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Fathers Day: The fibromyalgia impact on me as a father

A Father's Day Blog

Becoming a father has been the single most challenging, motivating, empowering and rewarding role I have ever and probably ever will have. I mention this because I am going to take you through a short timeline on my explaining of this. Around 6 years ago my life changed, I was faced with a traumatic event that had eventually led to my diagnoses of Fibromyalgia. 

This diagnosis changed my life, forcing me to give up my degree, give up my sporting activities and competing, along with loosing huge bulks of my friendship groups. Throughout all of this I was lucky to have such a supportive and understanding family/ partner who has helped me through so much.

I can remember still the thoughts I had when we found out we was going to be having a baby, I could not see myself in the picture, I had so many worries about being a parent that I would not be able to do much at all.

Then, just a week before our Son Noah's birth, I found myself hospitalised for 5 nights, with a condition that was amplified by my Fibromyalgia. During this time, I had what would be one of the most important discussions of my life with a consultant. My pathway to a better self, a self that I could also see being a strong part of our family unit, over time. 

So, I started my multi-disciplinary approach, involving pain management programmes, some mental health programmes, ramping up my campaign efforts, volunteering through my personalised social prescribing pathway and journey through inclusion sport, physical activity and coaching / extending the power of being active to others. 

I used the birth of my Son, as my beacon of hope and motivation to pursue a dream of having a better quality of life, one I am still chasing to this day. In the early stages, I was in rebuild mode, because I was massively deconditioned, I could barely even hold my Son and if I did it was only for a limited time. I focused on this, I challenged myself to learn to fight this and build a physical and most importantly mental resilience on a daily bases to learn and push myself to make some sort of improvements. When I talk about improvements, I don’t mean overnight improvements I mean long standing improvements that take time, dedication and commitment to the pathway, through thick and thin and challenging times. A goal I set myself early on in fatherhood, was one day, I will have our Son all day with me, from morning to night, something that would be challenging for me because there was always elements throughout the days I will need help with as pacing and building on my pacing has also been key. For the first time, in nearly 4 years, one week ago, I had my Son from morning till night, I made our food, took him out (with help and support from family) and did the bedtime routine.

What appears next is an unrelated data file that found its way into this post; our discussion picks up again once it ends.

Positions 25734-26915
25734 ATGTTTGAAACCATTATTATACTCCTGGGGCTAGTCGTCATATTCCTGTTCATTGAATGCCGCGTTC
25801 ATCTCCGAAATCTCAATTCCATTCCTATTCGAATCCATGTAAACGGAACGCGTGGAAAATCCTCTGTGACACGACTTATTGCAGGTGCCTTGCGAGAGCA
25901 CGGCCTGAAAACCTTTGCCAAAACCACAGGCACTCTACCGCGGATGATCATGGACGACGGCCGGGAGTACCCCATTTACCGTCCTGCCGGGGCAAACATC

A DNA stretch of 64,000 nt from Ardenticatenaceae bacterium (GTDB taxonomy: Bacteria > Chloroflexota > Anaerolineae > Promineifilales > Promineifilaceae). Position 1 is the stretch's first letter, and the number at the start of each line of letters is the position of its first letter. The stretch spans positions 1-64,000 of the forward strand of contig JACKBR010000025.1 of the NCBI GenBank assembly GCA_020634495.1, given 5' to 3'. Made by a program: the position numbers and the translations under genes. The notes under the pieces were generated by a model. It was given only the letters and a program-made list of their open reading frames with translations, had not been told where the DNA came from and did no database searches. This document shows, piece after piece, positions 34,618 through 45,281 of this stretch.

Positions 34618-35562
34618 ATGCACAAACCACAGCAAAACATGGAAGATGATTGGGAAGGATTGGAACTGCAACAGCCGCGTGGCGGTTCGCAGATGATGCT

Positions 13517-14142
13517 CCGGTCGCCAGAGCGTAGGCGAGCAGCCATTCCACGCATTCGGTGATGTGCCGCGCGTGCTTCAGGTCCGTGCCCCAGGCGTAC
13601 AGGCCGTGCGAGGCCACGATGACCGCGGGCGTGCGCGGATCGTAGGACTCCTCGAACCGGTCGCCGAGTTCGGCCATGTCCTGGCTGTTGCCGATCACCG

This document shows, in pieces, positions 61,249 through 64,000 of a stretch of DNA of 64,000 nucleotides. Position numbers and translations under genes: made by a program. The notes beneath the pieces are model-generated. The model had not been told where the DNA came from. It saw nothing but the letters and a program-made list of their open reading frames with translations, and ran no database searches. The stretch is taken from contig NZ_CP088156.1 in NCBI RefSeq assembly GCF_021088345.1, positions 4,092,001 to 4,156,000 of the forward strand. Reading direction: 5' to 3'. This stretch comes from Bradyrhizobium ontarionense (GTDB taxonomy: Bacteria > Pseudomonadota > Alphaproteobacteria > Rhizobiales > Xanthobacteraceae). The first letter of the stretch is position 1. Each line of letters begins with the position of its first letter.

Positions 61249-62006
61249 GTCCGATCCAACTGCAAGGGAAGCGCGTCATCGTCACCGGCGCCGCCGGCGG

When my partner (Ellie) came home that evening, she made me realise that I had achieved the goal I set years ago, she said, Billy you have done it! I remember giving her a big cuddle, and took myself on a little reflecting local walk and stretch that evening, where I found a spot to just simply sit and cry with joy, but also sadness in a way of realising it has taken me nearly 4 years just to build up for this. Being on this journey also makes me recognise that I must maintain, pace, rebuild and adapt constantly. Over the last year I have been unemployed, which has seen me take a strong role as a father to our Son, particularly linking my own pathway of managing, coping and moving forward positively to our pathway. This has seen us take on many challenges together, but also given Noah an opportunity to learn my pacing and be right there with me to also help motivate me to keep on going, to stay true to the pathway and not give up. This was not just a time for my development but also Noah's so I channelled what I knew best to help the both of us, to help build a bond we never got to build due to my health and life.

It’s safe to say, without my Son and Partner, I probably would have given up years ago, their support and motivation has been my beacon, it continues to guide me to strive for betterness. They remind me each and every day I am not alone...

Finally, I would like to conclude on something that has been a beacon for us all, something that has played a role over the past few years and adapted and now complimented the bond I have now with my Son. In the early stages of my pathway change, I engaged in a series of events linked my disability and inclusion sport Essex All Together ambassador role. This was taking part in the Superhero Series, where just as a baby, my Son and partner first came to support me. This has now moulded into something very special that we are channelling together and this next year will see more challenges faced together, but upon reflecting, I know we can do it, we just have to adapt and continue on the path we are on and adventure our community dressed as superheroes, supporting our NHS and community along the way.

While I am stepping into further uncharted territories, I am hopeful of finding work to provide better security and stability for my family, but my ultimate goal stays the same, to continue to strive for a better quality of life for us all. 


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